Getting an autism diagnosis for your child can be a shock, which usually mellows down into relief. Your nagging suspicions were right, now you have a name for the behaviours. Once you’ve got your head around the diagnosis, there are probably hundreds of questions swirling in your mind. What are we supposed to do? How will we cope? The answers depend on your circumstances, your child and how their autism impacts their, and your, daily life. Here’s a plan which might help if your child has been newly diagnosed with autism (from someone who’s been there).
Ten steps to get through overwhelm to empowerment once your child has been diagnosed with autism:
- Don’t get hung up on the label – autism is a loaded diagnosis: rising numbers of children are being diagnosed. Every autistic child is different and will experience autism in a way that’s unique to them. Take your cue from your child – watch them, discover them, learn how they communicate. Which they will, even if they are non-verbal.
- Buy yourself a lovely notebook and write down the positive, enchanting things your child does, their successes and milestones. It will help you to focus on the positive.
- As much as you can; make your home a haven of safety, calm, order and kindness – you will need a sanctuary when the outside world feels too judgmental or cruel.
- If your child is at nursery pre-school or primary school, meet with the senior leaders to find out how they can support your child’s, social, well-being, and academic needs.
- Schools and nurseries have a duty to publish information on their website about how they support pupils with special educational needs, read that to get a feel for the level of support your child will receive.
- Go armed to the meeting with a list of your most pressing questions: will they support your child’s toileting, eating, how do they tackle bullying, how will your child’s communication and language skills be developed? Is the level of specialist support enough or do I need to ask for a needs assessment (which may lead to an education health and care plan (ECHP)?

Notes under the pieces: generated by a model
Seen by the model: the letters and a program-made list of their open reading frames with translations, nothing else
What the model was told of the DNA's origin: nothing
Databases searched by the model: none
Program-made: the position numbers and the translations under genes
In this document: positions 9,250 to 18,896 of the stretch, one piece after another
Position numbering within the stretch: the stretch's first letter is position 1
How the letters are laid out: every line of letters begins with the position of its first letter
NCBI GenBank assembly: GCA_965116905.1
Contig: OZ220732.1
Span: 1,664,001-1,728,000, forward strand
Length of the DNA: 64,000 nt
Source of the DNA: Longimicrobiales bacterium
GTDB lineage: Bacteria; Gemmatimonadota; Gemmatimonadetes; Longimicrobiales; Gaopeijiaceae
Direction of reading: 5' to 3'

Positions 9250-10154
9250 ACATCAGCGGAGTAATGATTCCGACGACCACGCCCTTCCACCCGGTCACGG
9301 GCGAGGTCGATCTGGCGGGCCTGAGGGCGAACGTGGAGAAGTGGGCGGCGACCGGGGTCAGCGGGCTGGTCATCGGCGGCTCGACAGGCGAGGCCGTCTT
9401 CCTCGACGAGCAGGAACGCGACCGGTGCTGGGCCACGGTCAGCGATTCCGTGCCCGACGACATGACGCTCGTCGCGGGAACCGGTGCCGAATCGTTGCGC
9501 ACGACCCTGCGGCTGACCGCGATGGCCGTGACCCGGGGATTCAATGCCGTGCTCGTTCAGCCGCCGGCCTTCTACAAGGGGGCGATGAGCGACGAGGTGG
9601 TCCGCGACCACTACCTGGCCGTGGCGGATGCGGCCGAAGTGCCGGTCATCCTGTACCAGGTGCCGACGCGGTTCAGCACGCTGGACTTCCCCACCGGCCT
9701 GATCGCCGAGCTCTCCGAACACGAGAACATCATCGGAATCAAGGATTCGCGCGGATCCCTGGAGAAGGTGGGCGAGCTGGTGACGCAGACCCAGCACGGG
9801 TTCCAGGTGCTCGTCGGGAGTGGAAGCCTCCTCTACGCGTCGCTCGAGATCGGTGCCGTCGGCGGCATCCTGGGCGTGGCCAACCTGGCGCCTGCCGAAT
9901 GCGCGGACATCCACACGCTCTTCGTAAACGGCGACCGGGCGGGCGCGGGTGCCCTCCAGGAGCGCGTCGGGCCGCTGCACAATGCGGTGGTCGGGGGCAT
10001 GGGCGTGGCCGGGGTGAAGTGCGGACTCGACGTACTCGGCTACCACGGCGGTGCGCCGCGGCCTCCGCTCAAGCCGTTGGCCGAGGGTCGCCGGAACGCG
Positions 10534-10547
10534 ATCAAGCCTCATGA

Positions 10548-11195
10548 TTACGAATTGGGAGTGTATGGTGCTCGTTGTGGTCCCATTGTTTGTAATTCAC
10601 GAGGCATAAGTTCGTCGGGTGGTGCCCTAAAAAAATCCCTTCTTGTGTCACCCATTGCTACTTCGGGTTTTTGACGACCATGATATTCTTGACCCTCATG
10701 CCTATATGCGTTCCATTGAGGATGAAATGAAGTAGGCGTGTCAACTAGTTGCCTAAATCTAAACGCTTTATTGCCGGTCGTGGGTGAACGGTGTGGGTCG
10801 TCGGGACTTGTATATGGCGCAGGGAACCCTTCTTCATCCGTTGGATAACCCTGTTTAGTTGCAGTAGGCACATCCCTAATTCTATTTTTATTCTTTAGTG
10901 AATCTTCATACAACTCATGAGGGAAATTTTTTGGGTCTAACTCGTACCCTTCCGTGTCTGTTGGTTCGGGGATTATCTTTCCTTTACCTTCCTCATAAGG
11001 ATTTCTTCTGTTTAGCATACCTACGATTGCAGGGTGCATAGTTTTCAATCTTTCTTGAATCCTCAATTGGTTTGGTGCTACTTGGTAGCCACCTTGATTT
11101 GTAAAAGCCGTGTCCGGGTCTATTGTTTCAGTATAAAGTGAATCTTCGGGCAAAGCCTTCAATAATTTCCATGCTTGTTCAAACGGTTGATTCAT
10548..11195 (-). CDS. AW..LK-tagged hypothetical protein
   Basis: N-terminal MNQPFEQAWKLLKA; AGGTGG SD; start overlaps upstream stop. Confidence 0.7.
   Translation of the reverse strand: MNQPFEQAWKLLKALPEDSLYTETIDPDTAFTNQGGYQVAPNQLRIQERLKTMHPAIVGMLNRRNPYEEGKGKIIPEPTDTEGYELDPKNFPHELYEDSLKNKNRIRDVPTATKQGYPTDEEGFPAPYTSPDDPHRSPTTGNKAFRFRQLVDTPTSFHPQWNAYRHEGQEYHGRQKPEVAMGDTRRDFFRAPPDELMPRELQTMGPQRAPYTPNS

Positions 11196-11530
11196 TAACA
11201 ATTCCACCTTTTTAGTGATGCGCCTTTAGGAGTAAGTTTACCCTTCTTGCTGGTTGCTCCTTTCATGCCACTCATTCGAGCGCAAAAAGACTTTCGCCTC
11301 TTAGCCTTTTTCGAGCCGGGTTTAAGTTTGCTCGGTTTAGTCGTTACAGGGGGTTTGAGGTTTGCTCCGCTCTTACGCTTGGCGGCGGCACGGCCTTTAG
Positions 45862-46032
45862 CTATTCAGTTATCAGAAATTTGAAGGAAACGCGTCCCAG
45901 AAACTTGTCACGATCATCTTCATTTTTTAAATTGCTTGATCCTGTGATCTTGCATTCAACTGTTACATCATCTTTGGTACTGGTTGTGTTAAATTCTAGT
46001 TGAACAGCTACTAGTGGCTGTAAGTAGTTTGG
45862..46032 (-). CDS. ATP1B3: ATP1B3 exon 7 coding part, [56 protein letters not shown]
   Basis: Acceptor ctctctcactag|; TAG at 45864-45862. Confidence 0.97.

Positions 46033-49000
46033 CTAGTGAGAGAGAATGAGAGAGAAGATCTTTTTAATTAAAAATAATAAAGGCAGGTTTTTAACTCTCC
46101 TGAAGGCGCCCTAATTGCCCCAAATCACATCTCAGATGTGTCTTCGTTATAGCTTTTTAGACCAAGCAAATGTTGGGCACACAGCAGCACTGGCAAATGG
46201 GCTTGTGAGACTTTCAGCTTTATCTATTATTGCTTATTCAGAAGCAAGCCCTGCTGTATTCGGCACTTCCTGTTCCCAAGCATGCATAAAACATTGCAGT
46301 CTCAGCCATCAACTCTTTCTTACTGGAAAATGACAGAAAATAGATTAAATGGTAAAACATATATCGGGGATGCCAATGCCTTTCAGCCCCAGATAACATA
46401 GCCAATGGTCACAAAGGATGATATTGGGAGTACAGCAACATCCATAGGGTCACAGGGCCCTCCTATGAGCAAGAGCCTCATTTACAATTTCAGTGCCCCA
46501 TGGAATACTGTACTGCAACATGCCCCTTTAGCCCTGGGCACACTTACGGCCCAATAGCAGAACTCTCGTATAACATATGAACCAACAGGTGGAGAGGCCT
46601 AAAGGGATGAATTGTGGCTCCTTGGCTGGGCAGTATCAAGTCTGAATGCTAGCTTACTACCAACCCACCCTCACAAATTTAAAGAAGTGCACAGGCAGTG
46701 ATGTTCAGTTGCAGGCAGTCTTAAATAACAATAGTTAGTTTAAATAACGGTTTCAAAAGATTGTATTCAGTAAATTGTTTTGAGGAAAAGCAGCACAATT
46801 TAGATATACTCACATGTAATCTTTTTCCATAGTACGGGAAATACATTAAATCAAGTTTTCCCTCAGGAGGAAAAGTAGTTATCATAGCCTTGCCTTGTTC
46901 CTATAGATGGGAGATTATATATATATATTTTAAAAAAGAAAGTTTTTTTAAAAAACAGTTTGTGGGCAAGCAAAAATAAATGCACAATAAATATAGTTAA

- Your child may be autistic, but this doesn’t mean they will under-achieve. Schools have a duty to be accessible and inclusive for all children as they learn, so your child can and should still achieve their potential.
- On the flip side, the most important thing is that your child is happy in school and learns at their own pace. Mainstream schools can present challenges for autistic children, so for some children well-being is the important priority, and the learning will follow.
- The three best places to start your journey for help and support are:
- Your local authority website will list information about how children with special educational needs are supported in your borough – search the “Local Offer” pages.
- The SENDIAS is your local authority information and advice service, you should find a contact or helpline number if you put the name of your local authority and the word ‘sendiass’ in your search engine.
- Go onto the National Autistic Society website www.autism.org.uk and put ‘branches’ in the search box, and you will find a local group, near enough to you.
- Try not to feel anxious, your child will sense your anxiety, so it’s important not to let the overwhelm take over. Approach the diagnosis as a steppingstone to a life of wonder and exploration with your child. Find your calm by reminding yourself that your child is a magical human being and with your guidance, they can overcome the many challenges their difference may present.
Biography: Suzy Rowland is an author, speaker, Autism & ADHD Specialist, and a poet. Suzy’s son was diagnosed with Asperger’s and ADHD aged nine, and, after years of unsatisfactory experiences with schools, she set up the HIS (#happyinschool) project. Suzy’s belief is that parents, educators and children working together, have a unique opportunity to develop radical new systems around educating and supporting children and young people with autism/ADHD. Suzy works in partnership with schools, local authorities, charities and parent/carer groups offering training, dialogue, influence and education. Her book S.E.N.D. in the Clowns is out in summer, you can pre-order here
© Suzy Rowland